The first example uses only first declension feminines.
You can also switch to plural for those endings.
Puella uvam amicae vicinae e ...
I think both constructions are possible, but do not have the same connotation. Confiteor Deo […] et vobis fratribus would have a meaning like "I confess to God ... and to you (who are my) brothers"; but Confiteor Deo […] et vobis, fratres, "I confess to God ... and to you, O my brothers". In other words, there is a change of focus in the latter, where the ...
In your title you ask if "fame" is a predicate nominative, and the answer to that question is no. A predicate nominative involves the linking of a noun with the subject via a copula (usually a form of "to be" or "to become").
Based on the body of your question, I suspect that your real question is what case would best be used to translate fame. The answer ...
The entry for pro in Lewis & Short mentions at II that the preposition pro comes with the ablative but remarks that accusative is possible in late Latin.
As you quote a coat of arms, influences of late Latin are certainly a possibility.
I don't know what the relative frequency of the two cases with pro is in any given era — apart from the accusative ...
The case here is ablative. The preposition “ex” preceding the word “machina” is one of the many common usages of the ablative case.
This could be the ablative of place (from), or as you can in your English translation, ablative of means.
As a first note, I have been unable to find a classical work where posthinc is treated as one word. The two Vergil citations in the L&S entry you mentioned actually have post hinc:
post hinc digressus iubeo frondentia capris
arbuta sufficere et fluuios praebere recentis, (V. G 3:300-301)
post hinc ad nauis graditur sociosque reuisit. (V. A 8:...
First of all, nothing provides a better brief on the semantics of these conjunctions than a good dictionary. L&S has quite exhaustive (if not exhausting) articles on et and ac/atque. You can supplement it with others at hand, for example, the Oxford Latin Dictionary, which is not available online.
In the present narrow context, both conjunctions mean ...
Well, on the one hand, it seems the two functions (which Fairbairn 2011 calls relational and belonging function) are blended into the genitive. In his book, he states about the genitive function:
Genitive Function. This word comes from the Latin word for “to beget,” and it thus indicates some kind of relationship or belonging between two subjects. More ...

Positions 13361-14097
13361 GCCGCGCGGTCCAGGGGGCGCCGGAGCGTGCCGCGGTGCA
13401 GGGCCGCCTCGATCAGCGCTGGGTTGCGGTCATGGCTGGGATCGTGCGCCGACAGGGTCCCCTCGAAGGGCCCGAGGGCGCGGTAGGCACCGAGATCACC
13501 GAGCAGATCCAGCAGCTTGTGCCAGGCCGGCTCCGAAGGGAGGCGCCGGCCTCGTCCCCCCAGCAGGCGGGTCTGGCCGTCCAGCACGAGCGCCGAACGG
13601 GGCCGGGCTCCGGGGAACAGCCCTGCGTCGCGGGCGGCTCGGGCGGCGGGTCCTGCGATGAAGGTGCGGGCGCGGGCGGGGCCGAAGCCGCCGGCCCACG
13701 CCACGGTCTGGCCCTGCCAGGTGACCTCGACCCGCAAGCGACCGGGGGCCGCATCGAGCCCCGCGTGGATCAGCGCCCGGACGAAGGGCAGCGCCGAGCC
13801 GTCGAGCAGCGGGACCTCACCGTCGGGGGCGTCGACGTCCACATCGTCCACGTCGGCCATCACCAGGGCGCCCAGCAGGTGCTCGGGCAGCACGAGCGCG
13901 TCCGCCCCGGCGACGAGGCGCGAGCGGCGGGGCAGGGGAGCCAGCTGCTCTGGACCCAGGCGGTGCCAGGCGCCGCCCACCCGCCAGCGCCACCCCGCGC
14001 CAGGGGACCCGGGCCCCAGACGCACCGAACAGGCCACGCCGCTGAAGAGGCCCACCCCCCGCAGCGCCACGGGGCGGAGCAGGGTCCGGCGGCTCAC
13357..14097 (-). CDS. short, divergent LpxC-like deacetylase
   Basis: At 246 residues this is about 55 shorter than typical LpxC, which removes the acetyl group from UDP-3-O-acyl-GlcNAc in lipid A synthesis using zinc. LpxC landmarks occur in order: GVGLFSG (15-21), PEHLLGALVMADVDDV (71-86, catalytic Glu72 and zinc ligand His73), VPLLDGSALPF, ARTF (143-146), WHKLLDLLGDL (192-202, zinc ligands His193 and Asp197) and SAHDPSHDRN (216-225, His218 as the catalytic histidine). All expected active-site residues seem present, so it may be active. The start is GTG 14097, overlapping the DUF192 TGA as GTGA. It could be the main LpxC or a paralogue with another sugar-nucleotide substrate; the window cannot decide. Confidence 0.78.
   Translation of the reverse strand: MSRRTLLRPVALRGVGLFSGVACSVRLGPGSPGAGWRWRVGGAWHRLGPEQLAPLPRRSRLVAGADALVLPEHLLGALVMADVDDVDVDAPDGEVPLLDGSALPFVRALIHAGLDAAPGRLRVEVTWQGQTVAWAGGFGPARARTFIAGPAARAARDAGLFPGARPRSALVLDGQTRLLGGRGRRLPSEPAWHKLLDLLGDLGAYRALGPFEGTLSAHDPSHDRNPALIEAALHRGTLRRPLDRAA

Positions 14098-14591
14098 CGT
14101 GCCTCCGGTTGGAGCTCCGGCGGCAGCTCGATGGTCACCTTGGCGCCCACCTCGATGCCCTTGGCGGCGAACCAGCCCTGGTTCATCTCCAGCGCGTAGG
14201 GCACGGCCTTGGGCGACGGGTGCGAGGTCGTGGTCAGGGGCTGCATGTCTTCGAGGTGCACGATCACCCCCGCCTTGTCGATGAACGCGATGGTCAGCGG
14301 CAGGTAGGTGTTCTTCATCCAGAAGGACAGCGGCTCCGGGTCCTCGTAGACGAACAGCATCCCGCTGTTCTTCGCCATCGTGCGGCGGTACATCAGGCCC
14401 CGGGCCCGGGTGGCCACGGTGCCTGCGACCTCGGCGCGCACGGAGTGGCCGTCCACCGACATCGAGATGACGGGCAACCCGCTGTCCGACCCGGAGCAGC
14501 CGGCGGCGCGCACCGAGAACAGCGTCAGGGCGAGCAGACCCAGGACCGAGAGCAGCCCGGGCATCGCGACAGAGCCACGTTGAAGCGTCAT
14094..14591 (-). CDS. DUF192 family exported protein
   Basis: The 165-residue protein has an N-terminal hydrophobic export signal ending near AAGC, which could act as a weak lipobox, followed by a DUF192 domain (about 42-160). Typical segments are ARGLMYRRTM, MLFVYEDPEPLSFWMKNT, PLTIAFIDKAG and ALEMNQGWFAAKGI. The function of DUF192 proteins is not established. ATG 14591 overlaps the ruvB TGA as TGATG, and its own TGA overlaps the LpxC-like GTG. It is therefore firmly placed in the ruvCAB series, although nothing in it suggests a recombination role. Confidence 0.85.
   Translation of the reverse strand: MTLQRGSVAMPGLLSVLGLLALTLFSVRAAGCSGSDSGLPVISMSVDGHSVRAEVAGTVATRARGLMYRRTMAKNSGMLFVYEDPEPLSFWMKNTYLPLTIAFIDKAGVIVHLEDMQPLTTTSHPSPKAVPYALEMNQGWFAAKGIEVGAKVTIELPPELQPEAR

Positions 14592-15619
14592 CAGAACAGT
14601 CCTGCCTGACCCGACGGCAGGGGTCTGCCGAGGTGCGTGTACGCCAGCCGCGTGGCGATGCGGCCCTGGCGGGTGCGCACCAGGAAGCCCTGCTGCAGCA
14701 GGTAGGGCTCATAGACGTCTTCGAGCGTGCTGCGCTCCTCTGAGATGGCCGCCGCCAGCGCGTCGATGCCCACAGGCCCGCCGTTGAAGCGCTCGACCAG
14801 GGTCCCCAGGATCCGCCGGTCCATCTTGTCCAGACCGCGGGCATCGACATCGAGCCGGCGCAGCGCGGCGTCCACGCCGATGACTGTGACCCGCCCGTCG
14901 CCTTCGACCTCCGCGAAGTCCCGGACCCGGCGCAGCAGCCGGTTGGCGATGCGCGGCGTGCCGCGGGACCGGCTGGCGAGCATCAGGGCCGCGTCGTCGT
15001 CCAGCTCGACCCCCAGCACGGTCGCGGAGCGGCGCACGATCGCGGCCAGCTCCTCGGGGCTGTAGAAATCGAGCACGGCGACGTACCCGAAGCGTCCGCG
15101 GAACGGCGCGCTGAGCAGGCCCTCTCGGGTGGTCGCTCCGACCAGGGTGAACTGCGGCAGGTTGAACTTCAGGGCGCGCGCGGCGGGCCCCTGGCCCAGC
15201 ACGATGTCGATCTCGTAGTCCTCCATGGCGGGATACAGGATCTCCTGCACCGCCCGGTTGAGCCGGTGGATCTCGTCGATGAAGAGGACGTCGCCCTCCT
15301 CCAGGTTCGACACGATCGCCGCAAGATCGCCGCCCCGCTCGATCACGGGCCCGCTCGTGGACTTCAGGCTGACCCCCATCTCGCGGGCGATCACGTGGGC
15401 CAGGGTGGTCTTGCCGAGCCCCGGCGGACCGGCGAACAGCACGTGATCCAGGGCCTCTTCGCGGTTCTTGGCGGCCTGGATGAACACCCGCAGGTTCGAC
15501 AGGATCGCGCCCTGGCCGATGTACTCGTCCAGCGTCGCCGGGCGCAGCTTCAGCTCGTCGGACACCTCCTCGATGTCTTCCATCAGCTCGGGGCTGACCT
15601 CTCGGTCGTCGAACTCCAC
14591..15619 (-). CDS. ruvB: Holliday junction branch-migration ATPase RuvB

Not all prepositions are created equal.
Some prepositions need to be followed by ablative as you say. Examples are cum (e.g. cum Ipso), sine (sine Deo nihil), de (de hoc mundo).
Yet most prepositions need to be followed by accusative, like ante (ante constitutionem mundi), per (per Ipsum), post (post mortem).
A number of prepositions may be followed by ...
Here is an all-masculine attempt, one word per case, plus a verb:
Vesperi, Attice, imperator populi iussu regi equum pollicebitur.
In the evening, Atticus, the commander, on the people's order, will promise the king a horse.
Vesperi: Locative of vesper.
Attice: Vocative of Atticus, the person to whom the narration is addressed.
A purely synchronical description of the whole picture in the first Century BC would be as follows.
Pronouns of the first and second person, as well as reflexives, don't have a single form in the genitive. In most contexts, possessive adjectives are used instead. Otherwise,
For partitives and adpositions with omnium, nostrum, vestrum are used.
For objects ...
Cardinal numbers in Latin have some very peculiar rules. As you say, unus, duo and tres are inflected, but beyond those, from quattuor, four, to centum, hundred, they are indeclinable.
The cardinals from 200 (ducenti) to 900 (nongenti) are declined like the plural of adjectives such as bonus, agreeing in number and gender with the noun — sescenti, sescentae,...
The instrumental -φι suffix in Homeric Greek seems to be derived from the PIE plural instrumental case, which apparently still existed in Mycenaean Greek.
From Smyth's grammar (280):
-φι（ν) is often added to noun stems in Hom. to express the relations of the lost instrumental, locative, and ablative, both singular and (more commonly) plural; rarely to ...
The most important idea is already said by Draconis, but...
In case you are not familiar with declensions, nouns, adjectives and some pronouns in Latin change their ending depending on their grammatical function, in an analogous way as verbs in English end in -ed to signify they are in past tense.
In the example you give—Papam and dominum—, the ...
No, forms of address are always in the vocative and are syntactically independent - they are extraclausal (Pinkster 2015: 1224).
However, appositives agree with the head (in case, gender, and number), so they are syntactically dependent.
Naturally, appositives can precede or follow vocative forms of address. Appositives will be in the morphological form ...